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Grand Rounds: Pediatric and Adolescent Ingestions: An Ongoing Problem


By Martha Blackford, PharmD, Laura Markley, MD, and Kara Weichler, DO , Akron Children's Hospital, Akron, OH

Objectives (Educational Content) :

1. Recognize trends for national data on pediatric and adolescent ingestions and present findings from our 6-year retrospective review. 2. Consider the role of the primary care pediatrician in preventing ingestions and advocating for safety. 3. Examine the concept of 'Adolescent-Proofing' the home.

Target Audience:

General pediatricians, family physicians, nurse practitioners, physician assistants, social workers, psychologists, and nurses.

Identified Gap:

New information for the primary care physician on ingestion prevention.

Estimated Time to Complete the Educational Activity:

1 hour(s)

Expiration Date for CE/CME Credit:


Method of Participation in the Learning Process:

The learner will view the presentation, successfully complete a post-test and complete an activity evaluation.

Evaluation Methods:

All learners must successfully complete a post-test, as well as an activity evaluation, to claim CE/CME credit.


Drs. Blackford, Markley and Weichler have all indicated that there are no relevant financial or other relationships with any commercial interests and that this activity was developed independent of commercial interest.

Accreditation Statement:

Children’s Hospital Medical Center of Akron is accredited by the Ohio State Medical Association to provide continuing medical education for physicians.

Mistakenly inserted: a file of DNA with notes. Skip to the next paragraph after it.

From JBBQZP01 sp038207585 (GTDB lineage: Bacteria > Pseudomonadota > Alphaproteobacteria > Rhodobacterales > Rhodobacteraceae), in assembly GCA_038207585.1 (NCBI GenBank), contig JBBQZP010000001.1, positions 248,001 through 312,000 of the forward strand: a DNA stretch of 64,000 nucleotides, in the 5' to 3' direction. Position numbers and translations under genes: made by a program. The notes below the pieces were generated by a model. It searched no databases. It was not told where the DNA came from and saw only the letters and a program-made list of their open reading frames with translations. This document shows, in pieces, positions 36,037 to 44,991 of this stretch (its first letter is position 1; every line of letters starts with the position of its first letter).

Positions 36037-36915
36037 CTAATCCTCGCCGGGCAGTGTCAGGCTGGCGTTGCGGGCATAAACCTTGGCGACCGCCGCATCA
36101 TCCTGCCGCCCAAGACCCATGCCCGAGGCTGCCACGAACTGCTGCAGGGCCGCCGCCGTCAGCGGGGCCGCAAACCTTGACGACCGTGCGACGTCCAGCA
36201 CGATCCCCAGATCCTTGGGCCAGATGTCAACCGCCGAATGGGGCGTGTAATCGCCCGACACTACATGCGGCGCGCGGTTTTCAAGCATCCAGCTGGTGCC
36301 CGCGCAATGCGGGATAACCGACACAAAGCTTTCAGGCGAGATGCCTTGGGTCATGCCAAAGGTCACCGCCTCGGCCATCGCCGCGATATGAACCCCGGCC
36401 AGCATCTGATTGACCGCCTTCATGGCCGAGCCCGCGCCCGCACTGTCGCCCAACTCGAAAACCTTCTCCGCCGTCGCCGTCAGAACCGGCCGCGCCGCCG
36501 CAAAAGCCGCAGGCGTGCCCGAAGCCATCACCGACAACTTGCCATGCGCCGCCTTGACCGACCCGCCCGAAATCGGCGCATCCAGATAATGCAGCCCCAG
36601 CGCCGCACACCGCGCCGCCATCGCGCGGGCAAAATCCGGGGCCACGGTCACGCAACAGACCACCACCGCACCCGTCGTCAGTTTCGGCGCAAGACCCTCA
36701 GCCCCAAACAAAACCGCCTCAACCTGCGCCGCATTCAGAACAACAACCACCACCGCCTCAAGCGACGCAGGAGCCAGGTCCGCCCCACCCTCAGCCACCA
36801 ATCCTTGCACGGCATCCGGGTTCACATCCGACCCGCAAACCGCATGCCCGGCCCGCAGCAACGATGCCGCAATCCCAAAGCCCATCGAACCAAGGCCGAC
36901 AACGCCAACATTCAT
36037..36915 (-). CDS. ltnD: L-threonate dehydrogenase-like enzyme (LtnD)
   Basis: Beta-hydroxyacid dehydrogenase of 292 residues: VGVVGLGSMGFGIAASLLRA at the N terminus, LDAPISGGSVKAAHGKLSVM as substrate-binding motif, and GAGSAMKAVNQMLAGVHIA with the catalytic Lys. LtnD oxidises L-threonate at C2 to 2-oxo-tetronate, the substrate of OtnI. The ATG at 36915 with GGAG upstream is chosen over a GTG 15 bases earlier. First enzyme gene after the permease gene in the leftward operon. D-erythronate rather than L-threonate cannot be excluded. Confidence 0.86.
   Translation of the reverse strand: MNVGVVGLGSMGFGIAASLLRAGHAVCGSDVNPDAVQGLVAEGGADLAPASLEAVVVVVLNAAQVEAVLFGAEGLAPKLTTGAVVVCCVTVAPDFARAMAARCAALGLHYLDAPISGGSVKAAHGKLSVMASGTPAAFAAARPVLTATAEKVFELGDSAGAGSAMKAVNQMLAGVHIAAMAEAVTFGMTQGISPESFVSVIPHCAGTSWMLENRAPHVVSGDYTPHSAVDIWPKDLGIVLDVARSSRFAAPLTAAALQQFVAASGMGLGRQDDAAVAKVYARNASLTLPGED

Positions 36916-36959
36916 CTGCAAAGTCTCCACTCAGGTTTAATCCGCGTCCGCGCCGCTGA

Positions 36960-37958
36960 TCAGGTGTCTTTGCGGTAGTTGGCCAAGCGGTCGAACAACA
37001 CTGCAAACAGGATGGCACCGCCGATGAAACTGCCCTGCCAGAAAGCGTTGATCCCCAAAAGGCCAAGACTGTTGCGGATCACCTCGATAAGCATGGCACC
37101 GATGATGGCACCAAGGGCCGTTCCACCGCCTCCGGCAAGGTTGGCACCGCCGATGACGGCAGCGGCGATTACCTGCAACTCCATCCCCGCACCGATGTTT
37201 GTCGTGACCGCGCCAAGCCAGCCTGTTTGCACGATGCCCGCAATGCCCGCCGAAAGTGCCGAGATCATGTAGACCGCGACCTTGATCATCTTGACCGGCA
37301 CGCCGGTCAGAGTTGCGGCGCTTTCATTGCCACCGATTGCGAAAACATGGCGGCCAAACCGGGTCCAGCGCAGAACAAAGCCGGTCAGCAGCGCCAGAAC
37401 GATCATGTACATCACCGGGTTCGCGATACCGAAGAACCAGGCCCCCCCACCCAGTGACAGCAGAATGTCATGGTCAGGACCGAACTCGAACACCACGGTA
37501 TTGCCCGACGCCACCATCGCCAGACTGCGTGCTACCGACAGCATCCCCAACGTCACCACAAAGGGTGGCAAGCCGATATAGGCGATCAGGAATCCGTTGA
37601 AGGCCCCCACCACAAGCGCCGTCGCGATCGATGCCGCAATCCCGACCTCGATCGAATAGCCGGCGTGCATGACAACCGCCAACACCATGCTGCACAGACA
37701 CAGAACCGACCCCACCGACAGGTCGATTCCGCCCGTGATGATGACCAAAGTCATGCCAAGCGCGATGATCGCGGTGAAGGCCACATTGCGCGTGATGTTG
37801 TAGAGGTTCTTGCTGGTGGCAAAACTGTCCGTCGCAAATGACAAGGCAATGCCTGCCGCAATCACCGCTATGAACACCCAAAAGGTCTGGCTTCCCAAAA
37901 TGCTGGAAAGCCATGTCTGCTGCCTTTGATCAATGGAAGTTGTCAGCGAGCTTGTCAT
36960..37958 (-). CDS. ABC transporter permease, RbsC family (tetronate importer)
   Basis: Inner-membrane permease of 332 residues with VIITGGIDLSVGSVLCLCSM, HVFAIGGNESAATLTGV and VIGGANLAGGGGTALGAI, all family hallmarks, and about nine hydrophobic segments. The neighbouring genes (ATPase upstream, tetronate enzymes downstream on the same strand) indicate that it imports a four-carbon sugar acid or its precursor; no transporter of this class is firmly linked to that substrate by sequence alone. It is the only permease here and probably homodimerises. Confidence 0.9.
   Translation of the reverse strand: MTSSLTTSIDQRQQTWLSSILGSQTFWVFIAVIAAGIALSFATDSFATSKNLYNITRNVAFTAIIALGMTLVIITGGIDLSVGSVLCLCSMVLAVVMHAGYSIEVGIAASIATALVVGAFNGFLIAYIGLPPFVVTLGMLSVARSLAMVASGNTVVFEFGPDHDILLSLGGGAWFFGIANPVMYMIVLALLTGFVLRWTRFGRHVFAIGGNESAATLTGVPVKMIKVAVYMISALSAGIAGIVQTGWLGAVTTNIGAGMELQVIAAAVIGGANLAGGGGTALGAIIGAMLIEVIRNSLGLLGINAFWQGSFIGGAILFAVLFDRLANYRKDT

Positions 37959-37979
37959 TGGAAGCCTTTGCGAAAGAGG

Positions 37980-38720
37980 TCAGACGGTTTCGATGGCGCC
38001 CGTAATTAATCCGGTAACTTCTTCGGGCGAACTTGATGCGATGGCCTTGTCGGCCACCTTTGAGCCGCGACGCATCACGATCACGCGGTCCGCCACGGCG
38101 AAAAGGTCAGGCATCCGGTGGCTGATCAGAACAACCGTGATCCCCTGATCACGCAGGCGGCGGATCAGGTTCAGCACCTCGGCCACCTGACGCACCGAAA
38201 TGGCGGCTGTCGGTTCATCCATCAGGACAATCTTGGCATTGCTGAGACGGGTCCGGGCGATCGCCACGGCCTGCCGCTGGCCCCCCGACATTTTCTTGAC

CHMCA designates this enduring material activity for a maximum of 1.0 AMA PRA Category 1 Credit TM.  Physicians should only claim the credit commensurate with the extent of their participation in the activity.


Gummin DD, et al. 2020 Annual report of the American association of poison control centers’ national poison data system (NPDS): 38th annual report. Clin Tox 2021; 59: 1282-1501.

Poison Center Data Snapshot – 2016. Available at: reports/12 21 2017 2016 Annua.pdf. Accessed February 27th 2018.

Bateman, ST. Pediatric poisonings: Do they really need that PICU bed? Ped Crit Care Med. 2017; 18: 727-728.

Evan KM, Armsby CC, Bateman ST. Poisoning requiring admission to the pediatric intensive care unit: A 5-year review. Clin Toxicol 2014; 52:519-524.

Lacroix J, Gaudreault P, Gauthier M: admission to a pediatric intensive care unit for poisoning: A review of 105 cases. Crit Care Med. 1989; 17:748-750

Patel MM, Travers CD, Stockwell JA, Geller RJ, Kamar PP, Grunwell JR.  Analysis of interventions required in 12,021 children with acute intoxications admitted to the PICUs.  Ped Crit Care Med 2017; 18:e281-e289. Retrieved from

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